I would have never guessed I had sleep apnea. A month or so ago I had a test ordered for a home sleep apnea study with an oximeter by a Mayo doctor treating me for lymphedema and swelling in my right leg. He did a great job of asking me some key questions and then ordered a few extra tests to help with health issues not directly tied to my lymphedema. The home study identified that I had obstructive sleep apnea and after meeting with the Sleep Medicine doctor to go over the results, he ordered the overnight study that gathers a lot more detailed information than the home study with the oximeter.

Sunday evening I went into the Clinic for my overnight sleep study and it was eye opening for me. Mayo Clinic Sleep Medicine is really good at making you feel comfortable and how the test is done. They even have you watch a 10 minute video of an actual overnight test that used an actor just so you would get the feel of what happens during the test. I thought the video was helpful and took away a little of the apprehension I was having. Monday morning after the test I had a followup with the Sleep Medicine doctor again to go over the results. I did find out on a scale of 5 to 55 for apnea with 55 being severe obstructive sleep apnea, my number was at 52. The doctor wrote a prescription for the CPAP machine and I picked it up at the Mayo Store and used it last night. It wasn't as bad as I thought it would be but it is different. I did feel a little better today but I'm hoping it will help me get back some energy.

A special thank you to Jim @thankful for the full mask recommendation. They gave me the full mask that I used during the second part of the overnight study and the doctor said they will give me another one with the CPAP machine and it doesn't have to be the same so I picked out a F&P Simplus because it had a smooth turning tube in the mask that moved very easy. I thought it would be better than the one I used at the Clinic and I was right – very easy and a good fit. No leaks around the mask last night.

John

@johnbishop

I would have never guessed I had sleep apnea. A month or so ago I had a test ordered for a home sleep apnea study with an oximeter by a Mayo doctor treating me for lymphedema and swelling in my right leg. He did a great job of asking me some key questions and then ordered a few extra tests to help with health issues not directly tied to my lymphedema. The home study identified that I had obstructive sleep apnea and after meeting with the Sleep Medicine doctor to go over the results, he ordered the overnight study that gathers a lot more detailed information than the home study with the oximeter.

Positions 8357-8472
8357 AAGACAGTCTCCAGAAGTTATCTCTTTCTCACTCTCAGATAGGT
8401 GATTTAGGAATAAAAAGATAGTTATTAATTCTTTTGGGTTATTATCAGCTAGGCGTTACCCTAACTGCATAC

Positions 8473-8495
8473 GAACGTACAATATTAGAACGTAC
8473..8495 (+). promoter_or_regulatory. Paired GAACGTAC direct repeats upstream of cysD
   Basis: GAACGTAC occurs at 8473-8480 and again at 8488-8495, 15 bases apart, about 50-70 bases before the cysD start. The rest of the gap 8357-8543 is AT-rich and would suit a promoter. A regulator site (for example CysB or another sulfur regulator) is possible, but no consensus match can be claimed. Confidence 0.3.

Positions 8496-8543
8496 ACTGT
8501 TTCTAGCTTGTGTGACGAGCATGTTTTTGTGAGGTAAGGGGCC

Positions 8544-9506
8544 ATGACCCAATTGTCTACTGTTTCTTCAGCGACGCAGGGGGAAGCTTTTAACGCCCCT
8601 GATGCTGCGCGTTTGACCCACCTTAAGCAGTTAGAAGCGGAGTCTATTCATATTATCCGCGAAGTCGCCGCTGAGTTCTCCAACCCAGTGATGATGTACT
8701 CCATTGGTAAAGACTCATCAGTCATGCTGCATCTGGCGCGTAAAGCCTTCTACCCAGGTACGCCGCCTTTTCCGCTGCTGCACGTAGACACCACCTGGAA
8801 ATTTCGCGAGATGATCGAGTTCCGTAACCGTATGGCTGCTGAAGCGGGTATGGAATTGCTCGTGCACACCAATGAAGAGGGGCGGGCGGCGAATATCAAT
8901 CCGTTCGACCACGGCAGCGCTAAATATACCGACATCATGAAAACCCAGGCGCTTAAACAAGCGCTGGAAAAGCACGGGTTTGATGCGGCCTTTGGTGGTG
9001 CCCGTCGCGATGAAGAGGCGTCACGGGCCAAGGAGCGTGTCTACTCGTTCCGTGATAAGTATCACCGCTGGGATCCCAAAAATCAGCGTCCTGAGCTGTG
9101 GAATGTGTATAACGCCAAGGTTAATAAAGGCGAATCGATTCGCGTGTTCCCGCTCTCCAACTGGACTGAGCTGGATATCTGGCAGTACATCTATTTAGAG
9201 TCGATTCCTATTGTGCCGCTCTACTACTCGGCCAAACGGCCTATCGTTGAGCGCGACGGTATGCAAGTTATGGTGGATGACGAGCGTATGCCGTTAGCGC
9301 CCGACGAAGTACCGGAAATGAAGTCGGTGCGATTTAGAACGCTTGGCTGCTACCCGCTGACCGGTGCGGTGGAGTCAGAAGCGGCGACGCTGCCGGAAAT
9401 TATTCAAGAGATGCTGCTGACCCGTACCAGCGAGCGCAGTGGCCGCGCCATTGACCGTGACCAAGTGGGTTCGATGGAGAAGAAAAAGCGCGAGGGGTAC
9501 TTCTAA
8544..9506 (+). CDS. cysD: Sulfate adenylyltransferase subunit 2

Sunday evening I went into the Clinic for my overnight sleep study and it was eye opening for me. Mayo Clinic Sleep Medicine is really good at making you feel comfortable and how the test is done. They even have you watch a 10 minute video of an actual overnight test that used an actor just so you would get the feel of what happens during the test. I thought the video was helpful and took away a little of the apprehension I was having. Monday morning after the test I had a followup with the Sleep Medicine doctor again to go over the results. I did find out on a scale of 5 to 55 for apnea with 55 being severe obstructive sleep apnea, my number was at 52. The doctor wrote a prescription for the CPAP machine and I picked it up at the Mayo Store and used it last night. It wasn't as bad as I thought it would be but it is different. I did feel a little better today but I'm hoping it will help me get back some energy.

A special thank you to Jim @thankful for the full mask recommendation. They gave me the full mask that I used during the second part of the overnight study and the doctor said they will give me another one with the CPAP machine and it doesn't have to be the same so I picked out a F&P Simplus because it had a smooth turning tube in the mask that moved very easy. I thought it would be better than the one I used at the Clinic and I was right – very easy and a good fit. No leaks around the mask last night.

John

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I saw a neurologist at Mayo for follow-up after an episode of Transient Global Amnesia. She ordered the overnight oximetry test which showed evidence of apnea. The Mayo sleep doctor ordered a sleep study test but my insurance would not cover a stay in the lab. I went over to Gonda at night and was wired by a tech then I went back to my hotel wearing my sleep study gear! Good thing this was in Rochester, MN! I have been using a CPAP for about a year. I have found Mayo Clinic Connect to be invaluable in terms of help with some of the problems from using a CPAP…things like what to do about dry mouth, etc. Good Luck and welcome to the club,